Three Ways Microservices Will Modernize Insurance Systems

Insurance producers and consumers have rapidly started to expect their insurance tools to function in ways similar to their consumer applications. Consumer mobile apps are quick and intuitive with seamless updates and minimal hassle. When business apps fail to respond, frustrated users fail to adopt the technology. It’s now time to modernize your systems environments to function optimally in the cloud and on mobile devices.

Insurance carriers often deal with legacy data and tangled architecture developed from a series of stop-gap measures. The results are clumsy, ineffective applications which lead to a profound lack of user engagement. How do you solve these problems?

The short answer is to modernize your systems environments. The better answer is to modernize your systems environments with microservices that offer a quick to market strategy, reduced costs, and dramatically lower risk.

Microservices, what is this?

Microservices break down monolithic software systems into smaller, independent pieces. The pieces work in conjunction with one another through one or more APIs. The end result is a powerful system composed of smaller, scalable, flexible parts. Updates are easier and faster, while data is managed more efficiently while the end-user experience is less frustrating with the application. You can choose to modernize your entire system at once, or make incremental changes to only the essential segments.

Insurance Micorservices


Here are three ways microservices will modernize your systems:

1) Speed and Efficient Updates. Apps have a range of back-end services, from providing directions, to sharing content and messaging services. When these services are parsed into microservices developers are able to update one service without compromising others. This leads to quick and efficient updates. The end-user continuously uses other elements of the application, which amplifies the user experience.

Additionally, developers working on each microservice accomplish their jobs in small teams. Each team can function independently without having to meet or align their solutions with other developers. This promotes rapid deployment of services and conforms with agile development strategies.

2) Scalable Databases. Tech writer, Salil Deshpande summed up the problem of scalable databases for TechCrunch, writing:

This challenge [of database scalability] is in part due to not only the technical complexity, but also the very nature of databases themselves — the need for data consistency and preservation of ACID properties (atomicity, consistency, isolation and durability) even as data is replicated across multiple servers, possibly in different data centers. So databases, especially relational databases, have remained the Achilles’ heels of web-scale technology stacks. The database affects the application — and the application is the customer’s experience of your online services.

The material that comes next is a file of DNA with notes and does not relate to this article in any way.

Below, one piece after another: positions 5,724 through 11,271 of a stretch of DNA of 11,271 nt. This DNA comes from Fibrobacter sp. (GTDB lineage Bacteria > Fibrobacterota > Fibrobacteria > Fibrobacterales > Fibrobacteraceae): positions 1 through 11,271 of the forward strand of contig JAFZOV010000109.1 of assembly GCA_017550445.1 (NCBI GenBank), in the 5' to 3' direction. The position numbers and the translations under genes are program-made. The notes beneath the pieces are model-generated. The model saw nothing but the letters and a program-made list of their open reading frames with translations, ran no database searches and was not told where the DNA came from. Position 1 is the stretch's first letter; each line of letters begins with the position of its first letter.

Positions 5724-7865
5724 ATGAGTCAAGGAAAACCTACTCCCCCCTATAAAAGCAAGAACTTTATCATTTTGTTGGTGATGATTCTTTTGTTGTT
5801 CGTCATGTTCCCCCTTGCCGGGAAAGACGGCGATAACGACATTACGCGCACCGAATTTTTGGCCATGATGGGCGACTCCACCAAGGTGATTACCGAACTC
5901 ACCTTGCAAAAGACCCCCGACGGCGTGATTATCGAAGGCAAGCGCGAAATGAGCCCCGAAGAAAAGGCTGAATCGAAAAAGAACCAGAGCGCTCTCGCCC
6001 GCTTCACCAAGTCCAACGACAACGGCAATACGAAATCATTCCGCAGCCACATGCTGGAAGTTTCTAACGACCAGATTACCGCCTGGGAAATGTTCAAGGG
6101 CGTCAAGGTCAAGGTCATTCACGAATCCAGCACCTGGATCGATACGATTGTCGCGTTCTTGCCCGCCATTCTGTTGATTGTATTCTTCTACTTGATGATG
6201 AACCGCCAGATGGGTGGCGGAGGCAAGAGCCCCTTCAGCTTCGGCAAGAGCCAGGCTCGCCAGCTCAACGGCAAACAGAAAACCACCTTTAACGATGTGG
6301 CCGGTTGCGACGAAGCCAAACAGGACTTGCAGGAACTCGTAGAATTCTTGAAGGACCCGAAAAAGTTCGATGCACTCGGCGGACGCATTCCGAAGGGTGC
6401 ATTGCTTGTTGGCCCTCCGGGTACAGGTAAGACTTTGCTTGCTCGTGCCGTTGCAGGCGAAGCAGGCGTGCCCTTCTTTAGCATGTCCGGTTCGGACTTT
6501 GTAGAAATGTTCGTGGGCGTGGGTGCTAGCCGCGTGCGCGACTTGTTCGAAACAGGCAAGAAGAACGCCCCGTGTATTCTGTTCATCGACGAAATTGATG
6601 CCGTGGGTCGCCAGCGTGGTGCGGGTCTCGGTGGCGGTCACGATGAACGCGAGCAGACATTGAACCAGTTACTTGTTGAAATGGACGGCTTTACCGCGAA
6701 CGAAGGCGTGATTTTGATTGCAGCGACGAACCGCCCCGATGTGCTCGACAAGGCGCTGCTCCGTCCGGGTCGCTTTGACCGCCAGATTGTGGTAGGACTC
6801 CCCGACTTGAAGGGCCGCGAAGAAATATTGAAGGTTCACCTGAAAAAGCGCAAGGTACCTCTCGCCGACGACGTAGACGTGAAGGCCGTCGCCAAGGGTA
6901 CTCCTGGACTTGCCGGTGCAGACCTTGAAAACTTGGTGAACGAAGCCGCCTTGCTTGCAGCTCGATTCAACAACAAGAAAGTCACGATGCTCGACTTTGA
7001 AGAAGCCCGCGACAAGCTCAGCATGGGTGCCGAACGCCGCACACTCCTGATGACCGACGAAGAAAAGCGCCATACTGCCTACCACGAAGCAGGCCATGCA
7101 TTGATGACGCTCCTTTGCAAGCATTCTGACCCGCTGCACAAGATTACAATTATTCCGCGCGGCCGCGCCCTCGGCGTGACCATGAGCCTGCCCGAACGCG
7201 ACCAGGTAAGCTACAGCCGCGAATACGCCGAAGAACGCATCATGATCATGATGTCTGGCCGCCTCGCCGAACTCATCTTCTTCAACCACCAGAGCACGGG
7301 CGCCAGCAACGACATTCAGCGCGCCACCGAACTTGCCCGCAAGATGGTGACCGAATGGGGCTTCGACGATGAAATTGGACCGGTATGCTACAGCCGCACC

By separating elements of the database into microservices, many of these issues are resolved. Also, systems with large amounts of data, legacy and otherwise, benefit from microservices development and design. By prioritizing containers and streamlining data pathways, databases are not only scalable but more efficient.

3) API Gateways. How do all of these microservice end-points connect and communicate? After all, they are still part of a much larger system. Instituting a language-agnostic API that communicates with fine-grained endpoints is standard protocol in microservice architecture.

Typically users never directly access microservices. Rather, they access an API entry point, or gateway. The platform then funnels the user to their requested endpoint. APIs help alleviate tangled code and limit glitches for the end-user. When it comes to modernizing your systems environments, APIs integrate older segments and new segments.

Although microservice architecture bears similarity to Service Oriented Architecture, there are differences in structure. And one is not necessarily always better than the other, which is why the best insurance vendors and carriers support both.

Faisel Memon of NGINX explains that, “application developers rarely follow a single paradigm strictly, but instead choose the parts of various approaches that best suit their needs as they create a particular application.”

For more information on how FAST is helping carriers modernize their policy administration strategy by using microservices please contact us at or 732-225-0008.


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